Saturday, October 15, 2011

The Sarah Jane Adventures: The Curse of Clyde Langer

The Curse of Clyde Langer is one of those odd sort of stories that sometimes crop up in the Doctor Who universe. Odd in the sense that the menace driving the story is very much incidental and in the background - something not helped by the fact that Hetocumtek was a largely inanimate totem pole that did little other than some lightening FX and the occasional gurn. No, this was a character driven piece - much like, say, Turn Left from the parent programme. And as a result, it was an excellent addition to the series.

The notion of someone slowly being written out of their own life is hardly new, but the idea that Clyde loses his friends every time they say his name created a decent amount of tension as the characters suddenly flipped after saying those two words. Furthermore, the slow disintegration in his life - until he was living on the streets - was a surprisingly dark plot line for a programme from CBBC. It was also good that the reality of living on the street was alluded to without the story ever becoming too didactic (even if the strikingly clean and styled hair of Clyde's street friend, Ellie, was stretching the bounds of credibility perhaps a bit too far). Finally, it was good to see that those who turned against Clyde were not simply turned into hating monsters, but actually experienced an almost heart-breaking sort of grief that they felt but could not articulate the reasons for. So the script, here, not only works, but really works and offers the sort of emotional depth that comes as a pleasant surprise for what is marketed as a kids' show.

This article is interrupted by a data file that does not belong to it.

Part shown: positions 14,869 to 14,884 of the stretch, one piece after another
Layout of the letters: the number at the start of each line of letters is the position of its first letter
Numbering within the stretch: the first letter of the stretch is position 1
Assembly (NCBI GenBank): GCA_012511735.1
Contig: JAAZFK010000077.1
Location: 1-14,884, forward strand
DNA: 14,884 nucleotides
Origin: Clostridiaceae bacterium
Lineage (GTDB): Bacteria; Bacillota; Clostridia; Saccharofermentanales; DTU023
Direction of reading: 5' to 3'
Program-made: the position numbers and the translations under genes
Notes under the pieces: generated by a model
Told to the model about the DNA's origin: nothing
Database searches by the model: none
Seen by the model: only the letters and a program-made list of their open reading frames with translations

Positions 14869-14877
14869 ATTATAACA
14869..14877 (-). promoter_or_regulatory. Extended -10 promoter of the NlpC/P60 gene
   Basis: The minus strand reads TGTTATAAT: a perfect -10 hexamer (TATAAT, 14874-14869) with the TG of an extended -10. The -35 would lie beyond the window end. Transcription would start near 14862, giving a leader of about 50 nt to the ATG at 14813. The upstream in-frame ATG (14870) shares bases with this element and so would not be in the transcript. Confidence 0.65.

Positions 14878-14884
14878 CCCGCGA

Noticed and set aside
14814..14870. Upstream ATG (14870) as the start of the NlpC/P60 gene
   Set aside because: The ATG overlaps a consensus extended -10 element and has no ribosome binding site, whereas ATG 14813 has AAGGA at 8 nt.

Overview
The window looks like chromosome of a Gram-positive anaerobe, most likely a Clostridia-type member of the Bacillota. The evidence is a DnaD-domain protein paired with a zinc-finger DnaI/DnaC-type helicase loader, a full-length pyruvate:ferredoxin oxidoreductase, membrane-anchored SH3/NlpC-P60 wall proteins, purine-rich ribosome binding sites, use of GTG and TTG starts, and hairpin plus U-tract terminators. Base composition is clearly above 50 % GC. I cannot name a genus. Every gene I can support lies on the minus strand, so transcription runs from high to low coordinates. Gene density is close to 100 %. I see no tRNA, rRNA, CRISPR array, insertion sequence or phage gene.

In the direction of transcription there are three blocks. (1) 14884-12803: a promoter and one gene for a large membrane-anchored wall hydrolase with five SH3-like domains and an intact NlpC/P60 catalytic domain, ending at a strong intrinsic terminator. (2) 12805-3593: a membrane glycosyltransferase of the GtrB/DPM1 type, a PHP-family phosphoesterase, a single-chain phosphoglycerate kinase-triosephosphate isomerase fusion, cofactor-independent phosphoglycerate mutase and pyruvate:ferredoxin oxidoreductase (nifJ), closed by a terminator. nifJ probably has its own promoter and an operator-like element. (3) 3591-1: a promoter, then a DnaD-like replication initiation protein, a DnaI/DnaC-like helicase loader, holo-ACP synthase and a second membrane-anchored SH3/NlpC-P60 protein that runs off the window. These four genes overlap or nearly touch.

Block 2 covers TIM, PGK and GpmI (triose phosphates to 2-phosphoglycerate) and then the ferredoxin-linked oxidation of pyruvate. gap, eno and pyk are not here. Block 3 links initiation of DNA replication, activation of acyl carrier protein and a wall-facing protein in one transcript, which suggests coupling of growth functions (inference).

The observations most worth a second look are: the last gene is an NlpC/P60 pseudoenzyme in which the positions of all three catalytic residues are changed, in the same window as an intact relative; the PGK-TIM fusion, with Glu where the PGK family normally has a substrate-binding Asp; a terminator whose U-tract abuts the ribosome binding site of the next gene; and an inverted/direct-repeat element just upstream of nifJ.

Of course, having a piece centred on one character is a bit of a risk - I mean, it is predicated on the person playing that character being able to effectively carry the show. Here, it is worth noting that The Sarah Jane Adventures is immensely lucky to have Daniel Anthony as Clyde (and Anjli Mohindra as Rani, for that matter). Clyde could so easily be a deeply irritating character, being cocksure, full of himself and, often, set up as the comedic element to the show. However, Anthony seems to have that ability to project a certain charisma without coming across as arrogant and/or deeply irritating. And here, he manages to balance his performance between desperation at losing everything and the sort of optimistic determination that make Clyde likable in the first place. The series made the right choice in ditching the one-dimensional Kelsey Hooper after the first story, and they are very lucky to have found Anthony. Let's hope he goes on to do other, interesting things as this show comes to an end.

In short, this was an exceptional piece of TV and makes the fact that we only have two more episodes of what has been a strikingly good series left even more tragic. And the quality of these scripts demonstrates that it has been too long since Phil Ford - co-author of the brilliant special The Waters of Mars - has written something for the parent programme. So if the Moff could make a space for Ford next year, that would be very welcome. As would an appearance by Clyde Langer - who has, after all, met the Doctor twice. Talent such as this deserves a wider audience than the one afforded to the (admittedly excellent) Sarah Jane Adventures...


At 7:30 pm , Blogger TonyF said...

Spot on!

At 9:48 pm , Blogger liminalD said...

Agreed... I personally would LOVE to see Clyde and Rani in the parent show, even for just an episode or two. 'The Curse of Clyde Langer' is, I think, one of the best serials in SJA's entire run, mostly because of Daniel Anthony, Lis Sladen and Anjli Mohindra's acting :)


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